“I’m here to get cracked.”
“Don’t call it that. It’s a chiropractic adjustment.”
“Well, I crack when you do it.”
When I was 48, I started visiting a chiropractor because my hips had deteriorated to the place where I couldn’t sleep at night. I was 320 pounds and not at a place where hip replacement surgery was a viable option (more on that later.)
For the next two years, I would visit weekly, and hear my body crack. Each time, the pain would last at least an hour after the adjustment.
But, the pain would subside and I could sleep at night, until the next week’s adjustment. The wear and tear of normal life each week would get things out of alignment, requiring an expert’s modification.
Much like the chiropractic adjustment, leaders, especially those in the “old dogs” group, must continually adjust their methods, usually with the help of an expert.
I have found that the same places where you find a coach (See Finding Your Coach) are the same places where you can learn how to adjust.
Depending on your location and vocation, some trends may or may not apply. I’ve learned that certain parts of the country are slower at adapting to new methods than others. That’s one reason why my early podcast failed. It is also why some older books and resources (from the early 2000s) may seem like cutting edge to you.
In 2020, I read The 4-hour Workweek by Tim Ferris. Originally published in 2007, The 4-Hour Workweek really challenged my thinking as to what work could and should look like.
Ferris showed me a world where money can and should be made in your absence, freeing you up to explore, experience and expand your world.
Growing up in the newspaper business, my view of a successful businessperson was a leader who showed up before everyone else, and stayed long after the employees went home. Ferris’ manuscript flew in the face of that. It took hundreds of pages before I could even start to embrace any of his concepts.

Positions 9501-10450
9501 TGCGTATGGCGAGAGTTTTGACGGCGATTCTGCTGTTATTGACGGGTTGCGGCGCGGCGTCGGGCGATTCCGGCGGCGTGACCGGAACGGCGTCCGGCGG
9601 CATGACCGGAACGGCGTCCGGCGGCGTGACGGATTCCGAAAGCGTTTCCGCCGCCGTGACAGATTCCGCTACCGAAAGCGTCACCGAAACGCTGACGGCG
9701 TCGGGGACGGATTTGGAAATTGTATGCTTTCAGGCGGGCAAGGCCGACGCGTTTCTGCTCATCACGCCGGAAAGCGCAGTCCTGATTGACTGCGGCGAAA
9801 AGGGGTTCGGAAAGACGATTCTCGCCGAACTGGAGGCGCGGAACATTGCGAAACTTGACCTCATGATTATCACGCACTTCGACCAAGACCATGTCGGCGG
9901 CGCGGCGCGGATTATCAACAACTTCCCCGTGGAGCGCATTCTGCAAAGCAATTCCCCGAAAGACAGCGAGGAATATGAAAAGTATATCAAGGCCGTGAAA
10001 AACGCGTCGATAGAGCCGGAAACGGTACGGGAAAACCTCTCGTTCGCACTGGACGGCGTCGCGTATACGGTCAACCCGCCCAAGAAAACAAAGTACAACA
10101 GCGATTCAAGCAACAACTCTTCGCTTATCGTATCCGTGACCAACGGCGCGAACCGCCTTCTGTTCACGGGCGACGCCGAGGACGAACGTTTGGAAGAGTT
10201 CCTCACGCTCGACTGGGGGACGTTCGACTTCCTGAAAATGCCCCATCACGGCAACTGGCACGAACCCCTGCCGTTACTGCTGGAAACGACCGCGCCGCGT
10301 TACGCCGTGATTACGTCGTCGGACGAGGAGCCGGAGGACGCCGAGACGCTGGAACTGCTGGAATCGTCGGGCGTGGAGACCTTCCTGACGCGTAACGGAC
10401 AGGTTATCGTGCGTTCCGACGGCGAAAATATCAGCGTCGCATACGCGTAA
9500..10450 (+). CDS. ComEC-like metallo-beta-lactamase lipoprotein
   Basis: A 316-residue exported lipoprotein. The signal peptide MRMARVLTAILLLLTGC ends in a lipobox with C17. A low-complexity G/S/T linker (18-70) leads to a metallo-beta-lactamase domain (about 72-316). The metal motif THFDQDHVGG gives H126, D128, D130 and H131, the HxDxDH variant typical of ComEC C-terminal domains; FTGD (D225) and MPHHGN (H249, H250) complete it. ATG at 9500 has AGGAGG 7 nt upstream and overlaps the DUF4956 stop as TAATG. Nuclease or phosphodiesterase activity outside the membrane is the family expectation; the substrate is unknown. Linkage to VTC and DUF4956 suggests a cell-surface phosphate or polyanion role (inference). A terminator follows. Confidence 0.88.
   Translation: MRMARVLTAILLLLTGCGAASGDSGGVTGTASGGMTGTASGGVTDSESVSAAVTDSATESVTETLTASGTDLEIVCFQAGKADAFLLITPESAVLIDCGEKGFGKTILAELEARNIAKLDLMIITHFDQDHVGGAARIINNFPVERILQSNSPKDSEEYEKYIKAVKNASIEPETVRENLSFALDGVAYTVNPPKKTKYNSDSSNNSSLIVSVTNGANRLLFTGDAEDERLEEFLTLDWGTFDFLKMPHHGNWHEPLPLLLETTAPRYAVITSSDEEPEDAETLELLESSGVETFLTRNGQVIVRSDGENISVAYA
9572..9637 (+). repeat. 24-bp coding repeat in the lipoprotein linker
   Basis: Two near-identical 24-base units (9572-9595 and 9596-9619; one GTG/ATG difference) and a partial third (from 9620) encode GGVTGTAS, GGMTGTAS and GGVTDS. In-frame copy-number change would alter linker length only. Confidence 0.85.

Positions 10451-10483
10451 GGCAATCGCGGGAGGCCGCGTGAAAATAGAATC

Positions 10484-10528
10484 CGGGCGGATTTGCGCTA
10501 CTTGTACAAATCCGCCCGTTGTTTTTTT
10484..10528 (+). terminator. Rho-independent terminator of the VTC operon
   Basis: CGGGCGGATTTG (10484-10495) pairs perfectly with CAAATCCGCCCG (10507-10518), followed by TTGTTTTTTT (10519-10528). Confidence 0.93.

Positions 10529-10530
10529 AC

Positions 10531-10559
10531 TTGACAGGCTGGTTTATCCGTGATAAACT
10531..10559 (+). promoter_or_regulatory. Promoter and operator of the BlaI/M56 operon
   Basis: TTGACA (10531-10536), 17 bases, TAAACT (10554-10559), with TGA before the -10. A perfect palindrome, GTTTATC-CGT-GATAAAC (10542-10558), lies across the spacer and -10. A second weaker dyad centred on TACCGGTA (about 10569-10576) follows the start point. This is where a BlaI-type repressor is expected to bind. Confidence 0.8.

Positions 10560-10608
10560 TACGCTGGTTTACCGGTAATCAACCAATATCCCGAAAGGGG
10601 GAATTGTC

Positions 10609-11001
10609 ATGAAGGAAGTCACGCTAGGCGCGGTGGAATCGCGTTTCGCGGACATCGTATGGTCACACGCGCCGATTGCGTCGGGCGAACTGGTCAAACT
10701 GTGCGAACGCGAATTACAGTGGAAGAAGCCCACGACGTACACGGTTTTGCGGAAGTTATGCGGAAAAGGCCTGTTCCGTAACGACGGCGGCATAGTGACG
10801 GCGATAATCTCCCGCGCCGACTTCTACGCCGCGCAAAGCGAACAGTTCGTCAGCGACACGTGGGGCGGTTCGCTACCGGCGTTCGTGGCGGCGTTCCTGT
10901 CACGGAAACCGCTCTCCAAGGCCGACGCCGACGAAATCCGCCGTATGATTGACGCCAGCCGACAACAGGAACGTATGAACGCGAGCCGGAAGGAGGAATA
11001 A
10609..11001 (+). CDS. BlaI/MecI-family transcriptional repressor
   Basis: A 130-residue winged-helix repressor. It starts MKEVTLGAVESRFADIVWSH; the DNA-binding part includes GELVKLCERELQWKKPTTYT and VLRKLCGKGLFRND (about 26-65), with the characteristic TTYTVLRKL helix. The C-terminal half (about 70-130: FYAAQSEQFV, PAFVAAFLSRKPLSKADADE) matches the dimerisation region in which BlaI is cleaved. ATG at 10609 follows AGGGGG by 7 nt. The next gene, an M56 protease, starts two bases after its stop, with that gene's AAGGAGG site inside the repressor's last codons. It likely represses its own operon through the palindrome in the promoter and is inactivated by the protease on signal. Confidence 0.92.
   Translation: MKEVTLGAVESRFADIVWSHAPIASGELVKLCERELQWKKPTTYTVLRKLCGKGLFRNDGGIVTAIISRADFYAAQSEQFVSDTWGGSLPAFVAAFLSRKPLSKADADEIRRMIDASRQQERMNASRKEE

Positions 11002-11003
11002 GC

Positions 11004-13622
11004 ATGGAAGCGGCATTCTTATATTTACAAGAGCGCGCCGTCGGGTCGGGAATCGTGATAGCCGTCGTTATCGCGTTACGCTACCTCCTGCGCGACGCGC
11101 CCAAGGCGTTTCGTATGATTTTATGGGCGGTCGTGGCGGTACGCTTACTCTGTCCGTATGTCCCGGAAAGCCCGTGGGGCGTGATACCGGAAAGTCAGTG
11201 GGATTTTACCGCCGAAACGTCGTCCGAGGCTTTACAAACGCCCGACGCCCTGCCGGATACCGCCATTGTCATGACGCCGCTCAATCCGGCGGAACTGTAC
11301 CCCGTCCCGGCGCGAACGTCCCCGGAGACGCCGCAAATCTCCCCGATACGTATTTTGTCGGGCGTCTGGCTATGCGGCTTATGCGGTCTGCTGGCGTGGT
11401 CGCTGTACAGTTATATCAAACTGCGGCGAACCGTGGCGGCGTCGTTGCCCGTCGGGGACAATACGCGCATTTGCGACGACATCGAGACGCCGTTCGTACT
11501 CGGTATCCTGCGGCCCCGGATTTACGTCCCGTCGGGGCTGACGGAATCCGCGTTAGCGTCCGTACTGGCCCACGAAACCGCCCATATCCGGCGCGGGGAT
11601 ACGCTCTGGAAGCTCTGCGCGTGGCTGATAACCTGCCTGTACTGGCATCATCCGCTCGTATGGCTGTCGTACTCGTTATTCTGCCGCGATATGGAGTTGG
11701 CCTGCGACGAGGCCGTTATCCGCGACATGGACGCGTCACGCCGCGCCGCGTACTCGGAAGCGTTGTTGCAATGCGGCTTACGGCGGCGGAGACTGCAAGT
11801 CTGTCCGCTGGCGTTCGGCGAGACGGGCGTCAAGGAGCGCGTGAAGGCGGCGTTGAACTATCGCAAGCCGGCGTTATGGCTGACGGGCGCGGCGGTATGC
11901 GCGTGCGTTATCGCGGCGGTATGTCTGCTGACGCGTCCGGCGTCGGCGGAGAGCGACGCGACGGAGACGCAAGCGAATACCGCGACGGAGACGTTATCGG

While reading the book, albeit with a scowl on my face, I was reminded of a conversation I had in 2013 with a banker friend of mine. He held some of the same views of work schedules as I. But, he was starting to bend to a new trend.
“Have you ever heard of flex time?”
“It is where two (or more) employees decide who is going to cover the hours necessary to perform the tasks in a given week.”
“That seems odd. How do you know who is working when?”
“That’s the thing. You don’t. It is up to them. Apparently, it improves production, efficiency and morale.”
“Wow. Do you think it will work?”
“I’ll let you know. If that weren’t enough, there are some of my employees, whose jobs aren’t public-facing that want to be able to work from home at times. How crazy is that?”
Today, that doesn’t seem crazy at all, which made me shift my mindset while reading these “outlandish concepts” written in a book from 2007. Ok, I actually read the “updated and expanded” version from 2009.
Side note, none of the links in Ferris’ book work anymore. But it is still an amazing read.
Looking for a place to start finding your own “adjustments?” Visit my website at davidaspecht.com/books for a list of my favorites.
What if an adjustment isn’t enough? Perhaps a change in direction altogether is in order.
DAVID SPECHT IS PUBLISHER AND EDITOR OF BIZ. MAGAZINE